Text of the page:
8. Plan ahead

If you think going dry will be challenging, identify supports before you start. Brainstorm a list of favourite activities or supportive people you can reach out to if you feel a craving for alcohol coming on. Watching a comedy special, calling your mom, or throwing yourself a quick dance party might be all the distraction you need to reset.

9. Celebrate your success

Giving up alcohol for 28 days — or longer — can be really challenging. Break the month into smaller chunks and celebrate each milestone. You can buy yourself a small gift or indulge in a yummy treat to recognize your achievements.

10. Don’t scrimp on self-care

Alcohol is a common way of dealing with stress. Instead of reaching for a drink, try a yoga or meditation class. Make sure you’re getting plenty of sleep and eating a balanced diet as well. The healthier you feel, the easier the process will be.

What happens to your body during a dry month?

If you drink rarely or in moderation, going dry likely won’t cause many noticeable changes. If, however, your drinking is on the heavier side — more than four drinks a day for women or more than five for men — you might feel some significant effects.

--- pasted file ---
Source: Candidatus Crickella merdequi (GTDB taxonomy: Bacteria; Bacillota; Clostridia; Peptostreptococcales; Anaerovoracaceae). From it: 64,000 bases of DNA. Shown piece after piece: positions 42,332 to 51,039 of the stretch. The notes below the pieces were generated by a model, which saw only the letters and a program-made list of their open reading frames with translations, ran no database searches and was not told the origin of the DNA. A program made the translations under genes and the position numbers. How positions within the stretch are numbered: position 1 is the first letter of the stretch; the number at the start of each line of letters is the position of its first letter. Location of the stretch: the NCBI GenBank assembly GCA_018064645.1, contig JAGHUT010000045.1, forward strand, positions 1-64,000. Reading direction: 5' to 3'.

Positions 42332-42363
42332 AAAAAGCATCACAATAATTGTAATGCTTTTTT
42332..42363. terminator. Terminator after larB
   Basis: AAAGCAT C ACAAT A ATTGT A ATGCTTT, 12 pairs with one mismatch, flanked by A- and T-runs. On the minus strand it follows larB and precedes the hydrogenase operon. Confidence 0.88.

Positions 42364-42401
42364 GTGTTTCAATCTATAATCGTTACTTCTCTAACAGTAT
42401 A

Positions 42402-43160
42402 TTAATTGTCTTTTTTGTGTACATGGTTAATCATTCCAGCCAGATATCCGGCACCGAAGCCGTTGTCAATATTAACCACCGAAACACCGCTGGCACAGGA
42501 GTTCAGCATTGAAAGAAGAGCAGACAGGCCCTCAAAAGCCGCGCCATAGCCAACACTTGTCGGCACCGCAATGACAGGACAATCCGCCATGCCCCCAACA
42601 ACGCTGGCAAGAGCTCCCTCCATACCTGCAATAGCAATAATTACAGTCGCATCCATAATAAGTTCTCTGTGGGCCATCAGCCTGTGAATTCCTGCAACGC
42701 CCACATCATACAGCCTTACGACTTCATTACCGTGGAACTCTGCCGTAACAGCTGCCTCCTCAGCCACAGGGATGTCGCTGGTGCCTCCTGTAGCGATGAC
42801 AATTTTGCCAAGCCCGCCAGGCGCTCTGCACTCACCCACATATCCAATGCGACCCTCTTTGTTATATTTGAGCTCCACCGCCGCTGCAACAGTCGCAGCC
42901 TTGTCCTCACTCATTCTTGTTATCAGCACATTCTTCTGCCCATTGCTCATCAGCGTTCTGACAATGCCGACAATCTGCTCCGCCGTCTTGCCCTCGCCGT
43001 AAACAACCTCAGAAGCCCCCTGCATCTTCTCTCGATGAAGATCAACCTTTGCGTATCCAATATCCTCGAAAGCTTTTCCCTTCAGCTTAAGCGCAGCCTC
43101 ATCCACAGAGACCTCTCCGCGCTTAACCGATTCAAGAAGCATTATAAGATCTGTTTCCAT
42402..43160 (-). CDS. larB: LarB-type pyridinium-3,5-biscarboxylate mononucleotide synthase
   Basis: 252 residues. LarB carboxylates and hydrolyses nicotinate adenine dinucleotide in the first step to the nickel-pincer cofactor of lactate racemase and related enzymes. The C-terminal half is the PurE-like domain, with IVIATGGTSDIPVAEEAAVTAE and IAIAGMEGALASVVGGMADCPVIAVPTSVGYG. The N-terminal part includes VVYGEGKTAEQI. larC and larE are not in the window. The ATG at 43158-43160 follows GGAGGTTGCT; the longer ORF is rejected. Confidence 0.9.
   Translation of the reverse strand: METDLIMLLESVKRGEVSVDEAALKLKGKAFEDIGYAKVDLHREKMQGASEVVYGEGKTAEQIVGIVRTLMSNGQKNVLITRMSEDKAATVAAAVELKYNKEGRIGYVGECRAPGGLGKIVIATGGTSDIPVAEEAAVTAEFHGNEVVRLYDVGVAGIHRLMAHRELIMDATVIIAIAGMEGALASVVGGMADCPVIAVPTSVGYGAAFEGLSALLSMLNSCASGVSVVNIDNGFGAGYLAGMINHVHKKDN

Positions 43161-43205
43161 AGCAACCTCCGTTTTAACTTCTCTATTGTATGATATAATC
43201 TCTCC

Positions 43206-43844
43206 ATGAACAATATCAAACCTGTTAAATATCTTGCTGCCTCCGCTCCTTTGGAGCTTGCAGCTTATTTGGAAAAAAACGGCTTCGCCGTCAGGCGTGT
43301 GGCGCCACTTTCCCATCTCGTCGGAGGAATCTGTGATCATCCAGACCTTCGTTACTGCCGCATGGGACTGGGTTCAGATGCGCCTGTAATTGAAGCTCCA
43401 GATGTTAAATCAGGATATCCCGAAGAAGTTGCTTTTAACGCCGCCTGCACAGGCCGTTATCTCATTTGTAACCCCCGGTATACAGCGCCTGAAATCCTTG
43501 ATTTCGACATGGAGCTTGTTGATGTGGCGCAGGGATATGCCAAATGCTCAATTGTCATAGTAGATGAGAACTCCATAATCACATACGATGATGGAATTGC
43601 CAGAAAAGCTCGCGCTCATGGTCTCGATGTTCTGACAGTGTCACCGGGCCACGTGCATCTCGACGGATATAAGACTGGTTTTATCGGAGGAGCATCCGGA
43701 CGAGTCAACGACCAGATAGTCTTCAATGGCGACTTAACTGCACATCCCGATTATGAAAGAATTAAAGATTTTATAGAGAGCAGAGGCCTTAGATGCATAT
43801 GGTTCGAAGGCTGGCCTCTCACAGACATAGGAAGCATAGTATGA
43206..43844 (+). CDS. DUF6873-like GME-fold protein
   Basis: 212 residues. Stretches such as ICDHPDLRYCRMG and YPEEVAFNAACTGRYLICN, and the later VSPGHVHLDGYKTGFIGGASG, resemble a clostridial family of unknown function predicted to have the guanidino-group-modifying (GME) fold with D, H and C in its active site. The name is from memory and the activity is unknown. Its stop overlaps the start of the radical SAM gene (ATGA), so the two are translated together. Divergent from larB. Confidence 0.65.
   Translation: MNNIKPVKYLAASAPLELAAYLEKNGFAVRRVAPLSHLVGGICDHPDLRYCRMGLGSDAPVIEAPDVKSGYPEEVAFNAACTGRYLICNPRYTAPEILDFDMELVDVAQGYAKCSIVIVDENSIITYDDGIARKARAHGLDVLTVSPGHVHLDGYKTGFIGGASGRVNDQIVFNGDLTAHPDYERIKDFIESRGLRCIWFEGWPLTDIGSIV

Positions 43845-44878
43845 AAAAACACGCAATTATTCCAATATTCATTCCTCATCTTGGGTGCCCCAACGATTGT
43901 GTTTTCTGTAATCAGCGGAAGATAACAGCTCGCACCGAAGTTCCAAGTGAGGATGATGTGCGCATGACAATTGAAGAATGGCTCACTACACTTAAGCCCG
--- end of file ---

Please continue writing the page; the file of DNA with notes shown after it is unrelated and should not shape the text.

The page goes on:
It’s not always possible to predict, but if you drink regularly, you may experience withdrawal symptoms when you stop. Alcohol is a nervous system depressant, and withdrawal symptoms typically cause the pendulum to swing the other way. Consequently, quitting drinking can initially provoke symptoms like anxiety. Other disruptions in mood are also possible and could include irritability, agitation, and depression. For heavy drinkers, the physical effects can be even more severe, including tremors, elevated blood pressure, excessive sweating, and rapid heartbeat.

Regardless of whether you drink heavily or more moderately, insomnia after quitting drinking is a common complaint, and it can cause a host of difficulties. Sleep is crucial for your health and lack of it can play a role in relapse. It should be noted, however, that 75% of active drinkers also experience insomnia. If you’re having trouble getting to sleep and staying asleep, you may want to consider speaking to a sleep therapist.

Is it worth giving up alcohol for just a month?

The short answer is yes. Alcohol changes your gut microbiota, resulting in inflammation and suppressing your immune system, so heavy drinkers get sick a lot. Quitting drinking can help to rebalance your inner microbiome and give your immune system a chance to reboot itself. This lessens your chances of coming down with a respiratory infection and leads to better health overall. You’re likely to experience feeling more alert, better focus, deeper sleep, and better skin.